10.1 Report the test number. Ì¿¾´» ×׉ݮ·¬·½¿´ Ü·ºº»®»²½»-ô Ù®¿¼»-ô tistical analysis of the data can be found
10.2 Report the grade number deter- º±® ¬¸» ݱ²¼·¬·±² Ò±¬»¼¿ in the report, Third Interlaboratory Study
mined for color change in 8.1 and the of Proposed Launder-Ometer Test for
staining grade numbers for the evaluated Í·²¹´»ó É·¬¸·²ó Þ»¬©»»²ó Colorfastness of Fabrics to Chlorine and
fibers in the multifiber test fabric and/or Ò±ò ±º Ñ°»®¿¬±® Ô¿¾ Ô¿¾
Non-Chlorine Bleaches, October 21,
bleached cotton test fabric as determined Ѿ-»®ª¿¬·±²- Ю»½·-·±² Ю»½·-·±² Ю»½·-·±²
1985, by J. W. Whitworth, Milliken Re-
in 8.2. ï ðòèð ïòïî ïòíé
search Corp., Spartanburg, SC.
10.3 State which scale (Gray Scale for í ðòìê ðòçî ïòîï
ë ðòíê ðòèé ïòïè 11.3.2 Visual Assessment. Four materi-
Staining or AATCC Chromatic Transfer- als were tested at each of five laborato-
ence Scale) was used in evaluating stain- ¿ ries. Three raters visually assessed the
̸» ½®·¬·½¿´ ¼·ºº»®»²½»- ©»®» ½¿´½«´¿¬»¼ «-·²¹ ¬ ã
ing (see 12.13). ïòçë𠩸·½¸ ·- ¾¿-»¼ ±² ·²º·²·¬» ¼»¹®»»- ±º º®»»¼±³ò color change of four specimens. The
10.4 Report the multifiber test fabric components of variance as standard devi-
used and if bleached cotton test fabric ations of colorfastness grades were calcu-
was employed to avoid knit curling. 11.2.4 Staining. Three raters indepen- lated as follows:
10.5 Report the detergent used with dently rated the six fibers of the multifi-
color change and staining results (see ber test fabric (No. 10 and No. 10A) for Single Operator
12.6 and 12.7). 10 materials at six laboratories using the Component 0.38
10.6 Report which laundering ma- Gray Scale for Staining. Of the 60 possi- Within-Laboratory
chine is used. ble fiber/fabric combinations, only 51 Component 0.28
could be used. The components of vari- Between-Laboratory
ance were averaged for the No. 10 and Component 0.27
ïïò Ю»½·-·±² ¿²¼ Þ·¿- No. 10A multifiber test fabrics and ap-
11.3.3 Critical Differences. For the
pear below as standard deviations of
11.1 Precision and bias statements components of variance in 11.3.2, two
staining ratings:
have been developed for Tests No. 2A averages of observed values should be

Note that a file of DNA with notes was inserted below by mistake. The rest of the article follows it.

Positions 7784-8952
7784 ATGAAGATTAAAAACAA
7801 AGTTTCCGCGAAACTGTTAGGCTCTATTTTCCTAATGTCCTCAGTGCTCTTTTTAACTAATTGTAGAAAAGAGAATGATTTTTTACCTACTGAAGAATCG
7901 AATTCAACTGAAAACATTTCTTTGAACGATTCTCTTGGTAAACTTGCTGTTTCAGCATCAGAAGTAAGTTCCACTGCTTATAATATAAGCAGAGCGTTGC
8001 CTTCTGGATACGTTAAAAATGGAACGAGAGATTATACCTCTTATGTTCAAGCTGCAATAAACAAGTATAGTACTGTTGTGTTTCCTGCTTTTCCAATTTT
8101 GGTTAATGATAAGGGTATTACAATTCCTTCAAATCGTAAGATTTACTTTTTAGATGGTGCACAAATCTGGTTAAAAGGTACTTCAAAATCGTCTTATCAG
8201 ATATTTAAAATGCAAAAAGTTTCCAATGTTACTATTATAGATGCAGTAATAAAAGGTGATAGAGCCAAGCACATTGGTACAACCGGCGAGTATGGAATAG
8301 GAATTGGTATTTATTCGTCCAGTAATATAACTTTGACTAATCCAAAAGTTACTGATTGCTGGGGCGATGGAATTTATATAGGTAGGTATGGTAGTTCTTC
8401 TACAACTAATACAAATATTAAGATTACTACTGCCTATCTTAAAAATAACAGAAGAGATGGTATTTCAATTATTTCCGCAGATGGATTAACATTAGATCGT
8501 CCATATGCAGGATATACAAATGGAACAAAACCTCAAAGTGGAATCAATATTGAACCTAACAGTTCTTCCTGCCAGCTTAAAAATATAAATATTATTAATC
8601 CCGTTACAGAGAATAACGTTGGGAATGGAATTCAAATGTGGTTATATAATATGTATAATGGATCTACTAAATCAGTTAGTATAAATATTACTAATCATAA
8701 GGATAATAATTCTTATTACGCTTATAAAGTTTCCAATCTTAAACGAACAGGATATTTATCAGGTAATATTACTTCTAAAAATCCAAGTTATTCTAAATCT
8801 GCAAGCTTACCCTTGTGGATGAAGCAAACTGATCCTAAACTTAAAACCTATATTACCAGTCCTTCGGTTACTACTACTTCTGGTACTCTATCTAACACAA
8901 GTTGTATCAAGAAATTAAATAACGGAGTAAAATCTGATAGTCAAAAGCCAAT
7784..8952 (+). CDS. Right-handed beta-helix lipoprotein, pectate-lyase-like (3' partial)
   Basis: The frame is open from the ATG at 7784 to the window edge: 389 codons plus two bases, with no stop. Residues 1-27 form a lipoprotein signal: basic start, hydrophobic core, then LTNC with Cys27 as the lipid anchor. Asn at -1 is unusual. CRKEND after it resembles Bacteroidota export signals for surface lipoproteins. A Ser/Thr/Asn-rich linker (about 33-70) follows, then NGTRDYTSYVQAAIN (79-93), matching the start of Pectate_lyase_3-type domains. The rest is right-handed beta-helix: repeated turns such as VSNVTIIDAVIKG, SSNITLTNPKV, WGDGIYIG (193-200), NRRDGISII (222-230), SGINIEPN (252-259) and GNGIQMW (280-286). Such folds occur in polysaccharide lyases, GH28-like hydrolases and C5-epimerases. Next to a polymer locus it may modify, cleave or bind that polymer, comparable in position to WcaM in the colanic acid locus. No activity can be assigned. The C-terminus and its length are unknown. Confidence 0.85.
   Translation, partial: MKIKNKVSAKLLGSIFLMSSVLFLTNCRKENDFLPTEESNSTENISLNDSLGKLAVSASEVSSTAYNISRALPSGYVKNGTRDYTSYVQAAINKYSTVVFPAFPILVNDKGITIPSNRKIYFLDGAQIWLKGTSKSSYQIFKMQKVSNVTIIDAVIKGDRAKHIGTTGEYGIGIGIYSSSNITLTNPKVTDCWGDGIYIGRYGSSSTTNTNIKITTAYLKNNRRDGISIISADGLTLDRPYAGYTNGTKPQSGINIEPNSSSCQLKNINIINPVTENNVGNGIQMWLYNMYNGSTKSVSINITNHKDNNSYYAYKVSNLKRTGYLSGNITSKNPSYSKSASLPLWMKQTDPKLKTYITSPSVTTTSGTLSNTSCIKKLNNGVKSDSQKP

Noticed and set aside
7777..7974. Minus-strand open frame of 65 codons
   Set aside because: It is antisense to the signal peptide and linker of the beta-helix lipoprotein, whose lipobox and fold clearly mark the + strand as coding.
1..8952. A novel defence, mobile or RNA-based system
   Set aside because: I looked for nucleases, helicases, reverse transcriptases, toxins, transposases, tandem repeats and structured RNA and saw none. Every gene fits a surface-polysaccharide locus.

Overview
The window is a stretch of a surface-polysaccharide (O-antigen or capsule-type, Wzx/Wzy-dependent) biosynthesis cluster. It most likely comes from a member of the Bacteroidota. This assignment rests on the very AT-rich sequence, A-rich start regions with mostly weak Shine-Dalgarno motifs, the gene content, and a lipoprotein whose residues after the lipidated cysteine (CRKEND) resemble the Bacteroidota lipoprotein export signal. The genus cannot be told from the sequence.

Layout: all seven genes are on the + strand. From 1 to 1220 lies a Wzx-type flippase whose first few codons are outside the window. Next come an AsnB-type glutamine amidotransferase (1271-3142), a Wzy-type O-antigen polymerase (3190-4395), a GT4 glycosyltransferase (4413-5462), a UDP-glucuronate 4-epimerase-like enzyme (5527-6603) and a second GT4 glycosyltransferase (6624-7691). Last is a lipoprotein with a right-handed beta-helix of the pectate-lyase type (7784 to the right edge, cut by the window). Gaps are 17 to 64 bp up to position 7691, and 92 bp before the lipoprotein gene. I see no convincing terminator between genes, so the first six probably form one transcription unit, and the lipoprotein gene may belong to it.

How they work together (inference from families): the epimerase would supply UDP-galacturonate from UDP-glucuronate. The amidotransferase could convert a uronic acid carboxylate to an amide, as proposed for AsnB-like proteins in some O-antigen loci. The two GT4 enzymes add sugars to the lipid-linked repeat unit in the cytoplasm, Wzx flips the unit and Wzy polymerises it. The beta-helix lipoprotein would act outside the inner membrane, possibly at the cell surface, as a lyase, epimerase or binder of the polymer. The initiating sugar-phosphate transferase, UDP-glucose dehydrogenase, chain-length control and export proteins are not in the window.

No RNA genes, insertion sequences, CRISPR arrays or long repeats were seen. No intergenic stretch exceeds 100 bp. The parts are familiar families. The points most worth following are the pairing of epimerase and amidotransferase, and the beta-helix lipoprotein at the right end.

and 5A. Although correlation work has Single Operator considered significantly different at the
been done, no precision and bias state- Component 0.27 95% probability level if the difference
ments have been developed for Tests No. Within-Laboratory equals or exceeds the critical differences
1A, 3A and 4A. Component 0.34 shown in Table IV.
11.1.1 Because of changes in the deter- Between-Laboratory
gents used in this method, these precision Component 0.25
and bias statements may not apply to data Ì¿¾´» ×ʉݮ·¬·½¿´ Ü·ºº»®»²½»-ô Ù®¿¼»-ô
or information obtained with the cur- 11.2.5 Critical Differences. For the º±® ¬¸» ݱ²¼·¬·±² Ò±¬»¼¿
rently available detergents. components of variance reported in Í·²¹´»ó É·¬¸·²ó Þ»¬©»»²ó
11.2 Test No. 2A. 11.2.4, two averages of observed values Ò±ò ±º Ñ°»®¿¬±® Ô¿¾ Ô¿¾
11.2.1 Summary. An interlaboratory should be considered significantly differ- Ѿ-»®ª¿¬·±²- Ю»½·-·±² Ю»½·-·±² Ю»½·-·±²
test was carried out in May 1985 to estab- ent at the 95% probability level if the dif- ï ïòðí ïòîç ïòìç
lish the precision of Test No. 2A. A part ference equals or exceeds the critical dif- í ðòëç ðòçè ïòîí
of the test was to determine if the wider ferences shown in Table III. ë ðòìê ðòçï ïòïé
15 mm (0.6 in.) No. 10A multifiber test
fabric could be substituted for the 8 mm ¿
̸» ½®·¬·½¿´ ¼·ºº»®»²½»- ©»®» ½¿´½«´¿¬»¼ «-·²¹ ¬ ã
(0.33 in.) wide No. 10. The complete test Ì¿¾´» ××׉ݮ·¬·½¿´ Ü·ºº»®»²½»-ô Ù®¿¼»-ô ïòçë𠩸·½¸ ·- ¾¿-»¼ ±² ·²º·²·¬» ¼»¹®»»- ±º º®»»¼±³ò